Sunday, May 13, 2018

Why Collage?

There are many reasons why I am making collage right now. It began long ago really, with my inability to throw something away that might contain 'a possibility'. In printmaking, things can go awry, the corner of the paper can fold over, the ink too heavy, too light, too much color saturation, not enough transparency, and so on. These misprints are not all bad, some have the most interesting passages, and maybe that color does not look right on one thing, does not mean it is without it's usefulness. So, drawers full of prints, trial proofs, color proofs, experiments, ideas, all waiting to have another life.

So delightfully random, these pieces, from many eras, like a quilt made from the children's outgrown clothing, these colorful bits come together in a new and wonderful way.  Watercolor demo pieces, where all went well until the dip-pen dropped a big blot on the bouquet -- a delicate pen and ink drawing, a pear from a reductive print (these prints are a treasure trove of cast-offs), and some hand-painted paper with free-flow writing or rubbings from woodblock prints -- so there is some reference to the woodblocks and textural tone. The sources are many and a challenge to meld them with others.

Economics and the environment. It seems that I could just send the faulty works out to the recycling, but the budget will not allow such a thing. If there is a need for a piece of paper with a particular color or form, I probably already have it, ready made!

Collage has given me the chance to use what is available, not looking elsewhere for answers, and for knowing that a creative solution can come about when you show appreciation for the unique potential of what is right in front of you.



Thank you all for following along.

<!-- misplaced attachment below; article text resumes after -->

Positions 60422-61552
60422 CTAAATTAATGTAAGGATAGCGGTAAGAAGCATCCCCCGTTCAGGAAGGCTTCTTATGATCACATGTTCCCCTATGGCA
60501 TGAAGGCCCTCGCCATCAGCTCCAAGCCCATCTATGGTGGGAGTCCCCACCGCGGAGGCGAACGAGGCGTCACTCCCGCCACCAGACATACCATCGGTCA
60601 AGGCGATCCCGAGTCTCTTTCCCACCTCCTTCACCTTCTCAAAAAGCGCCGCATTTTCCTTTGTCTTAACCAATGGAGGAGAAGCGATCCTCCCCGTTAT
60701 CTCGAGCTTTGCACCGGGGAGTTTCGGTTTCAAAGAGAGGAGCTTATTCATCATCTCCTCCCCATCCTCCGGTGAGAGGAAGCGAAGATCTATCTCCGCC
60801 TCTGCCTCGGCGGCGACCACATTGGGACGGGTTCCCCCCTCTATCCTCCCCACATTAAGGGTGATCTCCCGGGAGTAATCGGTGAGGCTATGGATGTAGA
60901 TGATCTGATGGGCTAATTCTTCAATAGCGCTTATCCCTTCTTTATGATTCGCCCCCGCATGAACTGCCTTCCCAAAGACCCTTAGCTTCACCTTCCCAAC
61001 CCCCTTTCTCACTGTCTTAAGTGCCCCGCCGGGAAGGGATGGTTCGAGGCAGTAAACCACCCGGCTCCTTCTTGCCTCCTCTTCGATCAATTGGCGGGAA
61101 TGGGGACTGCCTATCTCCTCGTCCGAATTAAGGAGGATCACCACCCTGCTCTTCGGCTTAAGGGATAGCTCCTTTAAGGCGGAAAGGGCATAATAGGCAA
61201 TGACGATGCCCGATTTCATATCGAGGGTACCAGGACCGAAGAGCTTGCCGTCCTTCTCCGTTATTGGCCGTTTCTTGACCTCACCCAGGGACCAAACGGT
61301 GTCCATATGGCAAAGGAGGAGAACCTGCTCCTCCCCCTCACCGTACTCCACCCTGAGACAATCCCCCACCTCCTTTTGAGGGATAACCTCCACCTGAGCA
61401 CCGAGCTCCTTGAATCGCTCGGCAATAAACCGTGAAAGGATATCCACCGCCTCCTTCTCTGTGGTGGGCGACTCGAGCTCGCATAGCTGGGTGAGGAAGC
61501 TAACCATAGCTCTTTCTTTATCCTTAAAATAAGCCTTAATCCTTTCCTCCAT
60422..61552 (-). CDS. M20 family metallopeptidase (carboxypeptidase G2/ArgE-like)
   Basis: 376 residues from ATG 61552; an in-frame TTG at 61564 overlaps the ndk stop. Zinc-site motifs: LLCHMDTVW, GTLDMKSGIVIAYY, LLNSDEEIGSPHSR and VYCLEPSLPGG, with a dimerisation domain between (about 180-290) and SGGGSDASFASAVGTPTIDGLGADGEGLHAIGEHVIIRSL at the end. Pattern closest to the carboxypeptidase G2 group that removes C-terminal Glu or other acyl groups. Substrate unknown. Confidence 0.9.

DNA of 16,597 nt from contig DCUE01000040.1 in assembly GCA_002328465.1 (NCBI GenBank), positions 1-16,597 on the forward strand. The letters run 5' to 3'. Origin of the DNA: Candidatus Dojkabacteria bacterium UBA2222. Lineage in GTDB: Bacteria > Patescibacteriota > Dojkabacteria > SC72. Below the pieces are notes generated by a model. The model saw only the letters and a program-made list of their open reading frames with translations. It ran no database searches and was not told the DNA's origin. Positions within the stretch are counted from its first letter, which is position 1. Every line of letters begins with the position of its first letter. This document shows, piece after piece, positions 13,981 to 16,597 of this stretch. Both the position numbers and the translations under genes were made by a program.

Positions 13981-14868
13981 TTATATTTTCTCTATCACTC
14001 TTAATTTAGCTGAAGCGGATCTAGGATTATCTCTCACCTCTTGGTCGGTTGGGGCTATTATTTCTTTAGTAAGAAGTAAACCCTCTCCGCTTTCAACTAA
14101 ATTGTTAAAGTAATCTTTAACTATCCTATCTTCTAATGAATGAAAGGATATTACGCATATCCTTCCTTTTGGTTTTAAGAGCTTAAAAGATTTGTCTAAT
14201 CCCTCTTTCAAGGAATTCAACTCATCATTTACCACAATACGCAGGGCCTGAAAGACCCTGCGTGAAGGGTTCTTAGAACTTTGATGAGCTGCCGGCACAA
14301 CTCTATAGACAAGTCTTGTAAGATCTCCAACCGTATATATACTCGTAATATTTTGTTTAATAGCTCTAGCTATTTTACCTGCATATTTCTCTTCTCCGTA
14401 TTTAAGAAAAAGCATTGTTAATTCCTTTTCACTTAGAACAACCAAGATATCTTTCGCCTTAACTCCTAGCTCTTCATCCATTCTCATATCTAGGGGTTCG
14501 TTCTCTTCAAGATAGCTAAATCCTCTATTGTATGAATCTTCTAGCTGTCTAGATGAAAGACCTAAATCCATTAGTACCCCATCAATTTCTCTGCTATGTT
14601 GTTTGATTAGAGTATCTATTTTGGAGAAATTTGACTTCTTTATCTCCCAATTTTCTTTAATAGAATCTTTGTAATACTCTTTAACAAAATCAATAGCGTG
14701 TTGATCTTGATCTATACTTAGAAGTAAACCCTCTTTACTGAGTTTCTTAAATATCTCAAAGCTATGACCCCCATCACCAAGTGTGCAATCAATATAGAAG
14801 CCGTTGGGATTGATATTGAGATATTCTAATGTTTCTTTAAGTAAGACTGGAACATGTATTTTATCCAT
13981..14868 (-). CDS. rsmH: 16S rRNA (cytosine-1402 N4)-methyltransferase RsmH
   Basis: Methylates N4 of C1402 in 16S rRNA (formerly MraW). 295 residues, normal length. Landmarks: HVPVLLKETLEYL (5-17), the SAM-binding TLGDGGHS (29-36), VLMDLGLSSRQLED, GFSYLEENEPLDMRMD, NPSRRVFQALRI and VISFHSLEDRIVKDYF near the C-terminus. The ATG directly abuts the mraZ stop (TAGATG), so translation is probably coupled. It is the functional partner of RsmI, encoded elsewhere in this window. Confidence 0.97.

Wednesday, April 18, 2018

A Boring Visit

'Stewardship' Woodblock print 9" x 12" 2008
The calendar says it's April and we should be well aware that we are past the equinox, with longer evenings, and warmer weather. This year, not the case, still rainy, very cool more like February and not many chances for plein air painting. Fortunately, our friend and neighbor has a family sized tree farm, with rows of young trees and lovely vistas. It has been easier to paint at his place as my own property is in the middle of the birthing pains that accompany re-zoning land from rural to urban/commercial uses.  I have spent most of my life here, with a few exceptions, and it has been a family farm and private residence since 1925.  In Oregon, we are known to have an additional layer of government which plans future regional changes. This area has been slated for industrial or commercial uses and the ubiquitous development has been vigorous. It is very close now, any time we could get the notice as to our final hour in our own homes.
'Stately yucca' Landscape study, charcoal on sanded gessoed panel
So, as an intuitive painter, the scenes that lay before me at my own place have too much resonance of that heavy handed power, and I feel the inevitable fate of the trees, as they are the first to be cleared. And, so, that is why I find solace and refuge at the tree farm.

'Eastward, morning' 2018, Landscape study
The work from these sketches and studies are the beginning of a series of woodblock prints, black and white or, color reductive prints and a few paintings. There are beautiful mature trees on this property, it is quiet and a peaceful place -- I am hoping that this comes through in the works intended.